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Following the original simple concepts of Gorter and Grendel, a large number of membrane models have been developed over the subsequent half a century; the two most contrasting are shown in Fig. 6.9. The basic characteristic of the membrane structure is its asymmetry, reflected not only in variously arranged proteins, but also in the fact that, for example, the outside of cytoplasmatic (cellular) membranes contains uncharged lecithin-type phospholipids, while the polar heads of strongly charged phospholipids are directed into the inside of the cell (into the cytosol). Phospholipids, which are one of the main structural components of the membrane, are present primarily as bilayers, as shown by molecular spectroscopy, electron microscopy and membrane transport studies (see Section 6.4.4). Phospholipid mobility in the membrane is limited. Rotational and vibrational motion is very rapid (the amplitude of the vibration of the alkyl chains increases with increasing distance from the polar head). Lateral diffusion is also fast (in the direction parallel to the membrane surface). In contrast, transport of the phospholipid from one side of the membrane to the other (flip-flop) is very slow. These properties are typical for the liquid-crystal type of membranes, characterized chiefly by ordering along a single coordinate. When decreasing the temperature (passing the transition or Kraft point, characteristic for various phospholipids), the liquid-crystalline bilayer is converted into the crystalline (gel) structure, where movement in the plane is impossible. The cells of the higher plants, algae, fungi and higher bacteria have a cell wall in addition to the cell membrane, protecting them from mechanical damage (e.g. membrane rupture if the cell is in a hypotonic solution). The cell wall of green plants is built from polysaccharides, such as cellulose or hemicelluloses (water-insoluble polysaccharides usually with branched structure), and occasionally from a small amount of glycoprotein (sugar-protein complex). Because of acid groups often present in the pores of the cell wall it can behave as an ion-exchanger membrane (Section 6.2). Gram-positive bacteria (which stain blue in the procedure suggested by H. Ch. J. Gram in 1884) have their cell walls built of cross-linked polymers of amino acids and sugars (peptidoglycans). The actual surface of the bacterium is formed by teichoic acid (a polymer consisting of a glycerolphosphate backbone with linked glucose molecules) which makes it hydrophilic and negatively charged. In this case the cell wall is a sort of giant macromolecule a bag enclosing the whole cell. The surface structure of gram-negative bacteria (these are not stained by Gram's method and must be stained red with carbol fuchsin) is more diversified. It consists of an outer membrane whose main building unit is a lipopolysaccharide together with phospholipids and proteins. The actual cell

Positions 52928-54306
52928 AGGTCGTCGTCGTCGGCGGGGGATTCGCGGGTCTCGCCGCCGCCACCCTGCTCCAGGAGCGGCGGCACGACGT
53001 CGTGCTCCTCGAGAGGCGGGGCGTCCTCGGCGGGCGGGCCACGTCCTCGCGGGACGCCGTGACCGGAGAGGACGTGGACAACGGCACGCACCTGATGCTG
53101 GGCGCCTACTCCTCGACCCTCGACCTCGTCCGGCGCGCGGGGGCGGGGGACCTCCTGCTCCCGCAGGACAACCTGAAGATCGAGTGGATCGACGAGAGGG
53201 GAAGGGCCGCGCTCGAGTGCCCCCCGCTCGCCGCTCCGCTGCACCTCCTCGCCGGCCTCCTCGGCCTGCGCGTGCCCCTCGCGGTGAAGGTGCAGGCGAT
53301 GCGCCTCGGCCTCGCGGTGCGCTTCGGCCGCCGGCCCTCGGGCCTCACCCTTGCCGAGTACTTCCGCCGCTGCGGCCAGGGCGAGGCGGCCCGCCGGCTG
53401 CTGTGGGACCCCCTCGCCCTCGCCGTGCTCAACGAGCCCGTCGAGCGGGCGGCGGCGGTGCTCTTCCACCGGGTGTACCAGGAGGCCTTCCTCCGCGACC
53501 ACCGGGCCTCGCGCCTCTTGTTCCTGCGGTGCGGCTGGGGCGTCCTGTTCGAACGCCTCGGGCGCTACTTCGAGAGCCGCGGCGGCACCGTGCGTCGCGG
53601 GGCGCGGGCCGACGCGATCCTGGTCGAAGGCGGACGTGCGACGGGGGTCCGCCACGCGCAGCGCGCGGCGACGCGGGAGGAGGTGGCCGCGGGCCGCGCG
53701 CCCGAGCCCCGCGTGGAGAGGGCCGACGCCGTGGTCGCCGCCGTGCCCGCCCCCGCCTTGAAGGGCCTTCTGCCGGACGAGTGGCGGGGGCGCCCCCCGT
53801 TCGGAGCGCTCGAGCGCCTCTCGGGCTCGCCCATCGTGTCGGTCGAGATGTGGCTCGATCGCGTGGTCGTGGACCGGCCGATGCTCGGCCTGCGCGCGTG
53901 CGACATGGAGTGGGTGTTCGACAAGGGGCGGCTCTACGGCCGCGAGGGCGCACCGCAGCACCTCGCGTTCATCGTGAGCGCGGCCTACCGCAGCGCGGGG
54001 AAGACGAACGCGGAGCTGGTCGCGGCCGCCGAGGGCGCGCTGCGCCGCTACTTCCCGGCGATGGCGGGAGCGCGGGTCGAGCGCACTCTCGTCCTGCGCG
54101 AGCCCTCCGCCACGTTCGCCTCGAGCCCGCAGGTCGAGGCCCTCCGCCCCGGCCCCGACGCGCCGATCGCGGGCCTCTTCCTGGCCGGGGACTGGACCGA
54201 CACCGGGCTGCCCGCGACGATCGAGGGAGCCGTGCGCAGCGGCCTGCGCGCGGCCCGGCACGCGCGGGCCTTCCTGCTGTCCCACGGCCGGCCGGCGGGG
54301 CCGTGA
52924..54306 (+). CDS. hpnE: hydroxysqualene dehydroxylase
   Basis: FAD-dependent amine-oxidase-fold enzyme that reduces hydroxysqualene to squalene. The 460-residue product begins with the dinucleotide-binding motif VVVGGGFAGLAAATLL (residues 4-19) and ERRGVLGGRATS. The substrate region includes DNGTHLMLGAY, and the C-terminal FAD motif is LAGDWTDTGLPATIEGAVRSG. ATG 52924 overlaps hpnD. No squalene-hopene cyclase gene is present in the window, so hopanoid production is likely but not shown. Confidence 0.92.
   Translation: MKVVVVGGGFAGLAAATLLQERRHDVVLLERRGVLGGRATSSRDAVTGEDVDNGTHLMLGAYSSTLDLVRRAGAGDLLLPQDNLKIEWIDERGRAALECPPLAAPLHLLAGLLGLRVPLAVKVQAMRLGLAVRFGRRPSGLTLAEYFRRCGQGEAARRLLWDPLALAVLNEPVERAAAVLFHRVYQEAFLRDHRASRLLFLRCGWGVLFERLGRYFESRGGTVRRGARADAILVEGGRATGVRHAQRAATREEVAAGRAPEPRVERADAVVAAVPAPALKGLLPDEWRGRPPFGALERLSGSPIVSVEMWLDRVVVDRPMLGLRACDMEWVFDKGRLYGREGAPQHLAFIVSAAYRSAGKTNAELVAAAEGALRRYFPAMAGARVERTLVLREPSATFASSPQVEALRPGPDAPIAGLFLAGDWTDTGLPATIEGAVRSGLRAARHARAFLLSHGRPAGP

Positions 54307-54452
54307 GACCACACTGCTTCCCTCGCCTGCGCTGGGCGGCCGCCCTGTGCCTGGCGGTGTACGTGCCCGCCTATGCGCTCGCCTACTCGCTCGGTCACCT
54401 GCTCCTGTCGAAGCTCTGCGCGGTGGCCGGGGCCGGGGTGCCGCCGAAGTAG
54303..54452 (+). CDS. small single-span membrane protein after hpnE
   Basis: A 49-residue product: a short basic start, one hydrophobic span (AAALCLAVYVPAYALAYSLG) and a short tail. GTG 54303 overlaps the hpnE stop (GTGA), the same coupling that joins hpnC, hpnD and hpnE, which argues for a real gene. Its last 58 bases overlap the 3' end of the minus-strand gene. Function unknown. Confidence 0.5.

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439 wall is made of a peptidoglycan. A loosely bounded polysaccharide layer termed a glycocalyx is formed on the surface of some animal cells. 6.4.3 Experimental models of biological membranes Phospholipids are amphiphilic substances; i.e. their molecules contain both hydrophilic and hydrophobic groups. Above a certain concentration level, amphiphilic substances with one ionized or polar and one strongly hydrophobic group (e.g. the dodecylsulphate or cetyltrimethylammonium ions) form micelles in solution; these are, as a rule, spherical structures with hydrophilic groups on the surface and the inside filled with the hydrophobic parts of the molecules (usually long alkyl chains directed radially into the centre of the sphere). Amphiphilic substances with two hydrophobic groups have a tendency to form bilayer films under suitable conditions, with hydrophobic chains facing one another. Various methods of preparation of these bilayer lipid membranes (BLMs) are demonstrated in Fig. 6.10. If a dilute electrolyte solution is divided by a Teflon foil with a small window to which a drop of a solution of a lipid in a suitable solvent (e.g. octane) is applied, the following phenomenon is observed (Fig. 6.10A). The layer of lipid solution gradually becomes thinner, interference rainbow bands appear on it, followed by black spots and finally the whole layer becomes black. This process involves conversion of the lipid layer from a multimolecular thickness to form a bilayer lipid membrane. Similar effects were observed on soap bubbles by R. Hooke in 1672 and I. Newton in 1702. Membrane thinning is a result of capillary forces and dissolving of components of the membrane in the aqueous solution with which it is in contact. The thick layer at the edge of the membrane is termed the Plateau-Gibbs boundary. Membrane blackening is a result of interference between incident and reflected light. If the membrane thickness is much less than one quarter of the wavelength of the incident light, then the waves of the incident and reflected light interfere and the membrane appears black against a dark background. The membrane thickness can be found from the reflectance of light with a low angle of incidence, from measurements of the membrane capacity and from electron micrographs (application of a metal coating to the membrane can, however, lead to artefact formation). The thickness of a BLM prepared from different materials lies in the range between 4 and 13 nm. A BLM can even be prepared from phospholipid monolayers at the water-air interface (Fig. 6.10B) and often does not then contain unfavourable organic solvent impurities. An asymmetric BLM can even be prepared containing different phospholipids on the two sides of the membrane. A method used for preparation of tiny segments of biological membranes (patch-clamp) is also applied to BLM preparation (Fig. 6.IOC).